Wild About Greens: 125 Delectable Vegan Recipes for Kale, Collards, Arugula, Bok Choy, and Other Leafy Veggies Everyone Loves
With some 20 vegetarian and vegan cookbooks to her name, Nava Atlas has nothing to prove. Yet I still found myself equally divided between hope and skepticism with her latest, “Wild About Greens.” Could a vegan cookbook really find new ways to make the world’s repertoire of leaves yet more interesting, when for many people, the most surefire way to make greens interesting is to add pork (as in collard greens with ham hock, dandelion greens with bacon)?
Braised hardy greens with mixed mushrooms adds up to exactly the sum of the parts — porcini, kale, sun-dried tomatoes — without adding much to that statement. Spicy peanut or cashew sauce, on the other hand, will permanently change your attitude toward the same greens. It’s good enough to eat in a stir-fry or on pasta. It’s practically good enough to eat straight out of the container, but I wouldn’t know anything about that.
Atlas, who lives in New York’s Hudson Valley, likes to combine avocado and tahini in dips and dressings. The dip makes a ho-hum impression (described by my family as “like a cross between guacamole and hummus, but not as good as either”). The dressing, however, makes a vibrant match for massaged kale and cucumber salad.
Despite its tiny list of ingredients and dead-easy preparation, stir-fried sesame kale and red cabbage come together in a surprisingly refreshing marriage of flavors, and it’s good cold, too. Smoky potatoes with turnip greens gain a distinctive profile from liquid smoke and smoked paprika. I viewed the combination with doubt, but they really do add the same strength of flavor (if not the same character) as you would get from a smoked ham.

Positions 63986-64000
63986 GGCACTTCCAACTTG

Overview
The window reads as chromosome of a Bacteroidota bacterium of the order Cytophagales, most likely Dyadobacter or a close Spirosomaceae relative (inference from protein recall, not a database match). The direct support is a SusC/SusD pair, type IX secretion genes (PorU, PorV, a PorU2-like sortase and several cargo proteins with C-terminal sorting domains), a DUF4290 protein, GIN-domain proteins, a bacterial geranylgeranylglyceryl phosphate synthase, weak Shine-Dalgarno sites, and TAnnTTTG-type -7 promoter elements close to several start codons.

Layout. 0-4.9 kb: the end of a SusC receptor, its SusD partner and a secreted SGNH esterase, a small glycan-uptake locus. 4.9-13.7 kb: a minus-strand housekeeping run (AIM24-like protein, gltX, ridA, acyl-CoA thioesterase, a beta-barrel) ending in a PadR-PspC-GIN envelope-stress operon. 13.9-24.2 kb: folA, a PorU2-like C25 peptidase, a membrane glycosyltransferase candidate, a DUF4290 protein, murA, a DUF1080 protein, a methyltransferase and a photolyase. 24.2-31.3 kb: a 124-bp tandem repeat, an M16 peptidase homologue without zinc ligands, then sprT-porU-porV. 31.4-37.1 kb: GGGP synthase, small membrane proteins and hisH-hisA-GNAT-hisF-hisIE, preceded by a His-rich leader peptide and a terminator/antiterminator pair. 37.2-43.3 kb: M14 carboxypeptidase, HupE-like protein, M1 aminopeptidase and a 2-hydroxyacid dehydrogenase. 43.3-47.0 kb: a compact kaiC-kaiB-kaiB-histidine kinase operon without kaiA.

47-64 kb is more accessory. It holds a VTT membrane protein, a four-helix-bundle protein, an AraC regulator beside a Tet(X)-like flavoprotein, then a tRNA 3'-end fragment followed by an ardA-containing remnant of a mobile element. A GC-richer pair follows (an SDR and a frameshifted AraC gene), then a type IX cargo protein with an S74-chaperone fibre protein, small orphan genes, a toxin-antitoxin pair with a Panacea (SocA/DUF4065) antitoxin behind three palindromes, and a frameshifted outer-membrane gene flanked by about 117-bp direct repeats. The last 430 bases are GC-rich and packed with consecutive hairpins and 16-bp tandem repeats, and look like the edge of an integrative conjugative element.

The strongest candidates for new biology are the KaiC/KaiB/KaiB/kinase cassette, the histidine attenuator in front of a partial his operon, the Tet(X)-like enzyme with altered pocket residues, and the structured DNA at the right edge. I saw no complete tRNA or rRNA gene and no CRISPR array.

If you are wondering if you will be able to make a meal out of any of these recipes, I’m happy to say the answer is yes. Atlas knows that balsamic vinegar and soy make a killer combination, which she wields to dark, sweet effect in balsamic-glazed chickpeas and mustard greens. Even my kids asked for seconds.
No one will walk away hungry from Atlas’s Vietnamese-style bean-thread noodles with spinach and Napa cabbage, though it could really use some mint and — and if you are not vegan or vegetarian — a generous splash of fish sauce. Hoisin-glazed bok choy with tofu and soba noodles goes beyond the sweet, sloppy mess a hoisin stir-fry can be, with the canny addition of some toasted sliced almonds and a bit of orange.
Spinach or arugula and miso pesto would never be mistaken for the Genoese original, but it’s a fast vegan alternative with a salty, biting character of its own.
After a week, I was persuaded that there really is something new to be said about greens. Atlas’s bold, liberal way with vegan ingredients ensures that even the most jaded palate can find something to like. While not every last one of these recipes is a showstopper, taken as a whole they will certainly up your game when it comes to leafy greens.